Continuing our history lesson on downtown Los Angeles, it’s lunchtime at Philippe’s.
Philippe’s is a California landmark, and celebrated it’s 100th birthday last year. And the best part is that it’s virtually the same restaurant that it was in 1908. The floor is covered in sawdust, the menus are hand-painted, same weathered wooden furnishings, and even the old-fashioned scale that costs a dime. Speaking of dimes, the coffee is still 10 cents a cup.
It’s always a scene up in here. Here’s a tip, the middle line moves the fastest because it splits in 2 at the pillar.
They also have every pie imaginable for dessert. Slice o’ blueberry:
Counter-top jars of hard-boiled eggs pickled in beet juice and spices.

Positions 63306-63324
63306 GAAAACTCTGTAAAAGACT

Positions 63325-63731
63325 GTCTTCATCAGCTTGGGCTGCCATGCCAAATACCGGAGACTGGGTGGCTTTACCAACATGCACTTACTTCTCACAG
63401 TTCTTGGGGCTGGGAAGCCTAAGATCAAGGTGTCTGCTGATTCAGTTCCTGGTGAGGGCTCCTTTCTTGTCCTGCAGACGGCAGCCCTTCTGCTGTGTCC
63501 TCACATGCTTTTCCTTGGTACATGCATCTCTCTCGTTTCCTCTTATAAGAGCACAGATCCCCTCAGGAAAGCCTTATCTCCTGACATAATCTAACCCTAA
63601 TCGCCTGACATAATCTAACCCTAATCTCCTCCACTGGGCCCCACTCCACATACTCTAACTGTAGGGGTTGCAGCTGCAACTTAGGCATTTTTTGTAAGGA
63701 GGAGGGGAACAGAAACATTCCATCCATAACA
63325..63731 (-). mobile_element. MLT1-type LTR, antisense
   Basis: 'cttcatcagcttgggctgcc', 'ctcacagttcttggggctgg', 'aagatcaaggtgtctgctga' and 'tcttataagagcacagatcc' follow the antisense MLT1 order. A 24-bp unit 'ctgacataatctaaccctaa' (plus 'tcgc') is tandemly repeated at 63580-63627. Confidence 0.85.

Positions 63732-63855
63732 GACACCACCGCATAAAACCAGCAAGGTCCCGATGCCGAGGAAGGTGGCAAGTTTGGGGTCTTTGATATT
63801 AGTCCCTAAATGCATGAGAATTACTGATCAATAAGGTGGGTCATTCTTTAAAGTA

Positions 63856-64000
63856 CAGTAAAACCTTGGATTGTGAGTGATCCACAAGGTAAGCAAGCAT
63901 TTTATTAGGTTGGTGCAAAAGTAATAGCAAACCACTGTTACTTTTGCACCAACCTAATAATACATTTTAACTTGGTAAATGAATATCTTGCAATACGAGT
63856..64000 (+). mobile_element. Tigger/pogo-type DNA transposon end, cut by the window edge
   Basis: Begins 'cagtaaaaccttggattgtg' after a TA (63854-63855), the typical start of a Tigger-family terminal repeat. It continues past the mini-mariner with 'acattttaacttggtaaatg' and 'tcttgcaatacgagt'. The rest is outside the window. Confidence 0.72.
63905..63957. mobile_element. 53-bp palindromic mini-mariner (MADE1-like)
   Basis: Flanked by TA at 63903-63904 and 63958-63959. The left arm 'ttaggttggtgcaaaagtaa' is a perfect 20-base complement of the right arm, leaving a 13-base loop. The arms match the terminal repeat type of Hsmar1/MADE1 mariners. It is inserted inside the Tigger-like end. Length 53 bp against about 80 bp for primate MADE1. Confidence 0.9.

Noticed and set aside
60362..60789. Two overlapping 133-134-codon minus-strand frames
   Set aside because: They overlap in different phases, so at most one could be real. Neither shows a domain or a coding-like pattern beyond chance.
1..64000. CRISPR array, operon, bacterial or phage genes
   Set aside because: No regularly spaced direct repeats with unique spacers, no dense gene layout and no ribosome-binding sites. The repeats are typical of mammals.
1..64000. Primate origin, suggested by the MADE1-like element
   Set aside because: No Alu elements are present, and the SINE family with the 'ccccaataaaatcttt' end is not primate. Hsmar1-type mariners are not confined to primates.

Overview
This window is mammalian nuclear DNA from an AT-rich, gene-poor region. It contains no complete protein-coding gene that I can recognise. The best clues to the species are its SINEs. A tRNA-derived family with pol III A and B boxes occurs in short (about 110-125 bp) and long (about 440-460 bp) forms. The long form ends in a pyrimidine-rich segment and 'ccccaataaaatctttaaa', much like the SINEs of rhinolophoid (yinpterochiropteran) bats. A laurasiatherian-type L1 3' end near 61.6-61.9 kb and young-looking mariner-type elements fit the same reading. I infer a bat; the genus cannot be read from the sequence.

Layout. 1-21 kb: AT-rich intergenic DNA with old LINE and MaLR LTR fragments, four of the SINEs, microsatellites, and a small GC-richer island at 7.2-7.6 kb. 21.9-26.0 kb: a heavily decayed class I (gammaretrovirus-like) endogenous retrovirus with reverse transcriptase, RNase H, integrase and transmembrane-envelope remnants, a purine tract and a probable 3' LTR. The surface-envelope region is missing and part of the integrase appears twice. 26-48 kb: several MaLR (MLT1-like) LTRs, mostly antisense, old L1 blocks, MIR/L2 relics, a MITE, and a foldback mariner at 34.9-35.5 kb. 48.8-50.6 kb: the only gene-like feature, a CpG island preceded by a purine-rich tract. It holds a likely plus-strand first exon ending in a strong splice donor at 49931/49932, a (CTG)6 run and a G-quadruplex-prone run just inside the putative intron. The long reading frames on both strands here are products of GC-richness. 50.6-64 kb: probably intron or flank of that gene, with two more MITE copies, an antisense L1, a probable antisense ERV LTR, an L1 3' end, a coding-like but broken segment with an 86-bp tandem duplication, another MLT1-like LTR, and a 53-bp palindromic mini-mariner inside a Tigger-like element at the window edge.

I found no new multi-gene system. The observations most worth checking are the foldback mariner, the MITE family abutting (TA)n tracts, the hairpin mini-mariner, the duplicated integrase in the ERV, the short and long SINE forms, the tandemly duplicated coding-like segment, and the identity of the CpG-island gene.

Of course, Philippe’s is known for their specialty French Dip sandwiches. Mainly because Philippe’s invented the French Dip sandwich. There are differing myths as to how it happened, some believe it was by accident, but the main story is attributed to a policeman named “French” who asked the founder Philippe Mathieu to put him together the beefed-up sandwich. Later, another customer saw gravy at the bottom of one of Philippe’s pans and figured it’d be a great dip.
There are so many L.A. artifacts installed around the restaurant..
My favorite are the old-school telephone booths that line the back wall.
Cash only. And still, paper plates.
See that tube of hot mustard? That’s the secret.
Philippe’s uses 6 bales of sawdust a week to cover the floor.
And to top it all off, the 1927-era candy counter to sweeten the deal.
Philippe’s is at 1001 N. Alameda, a block from Union Station, at the intersection of North Main, Alameda and Ord Streets.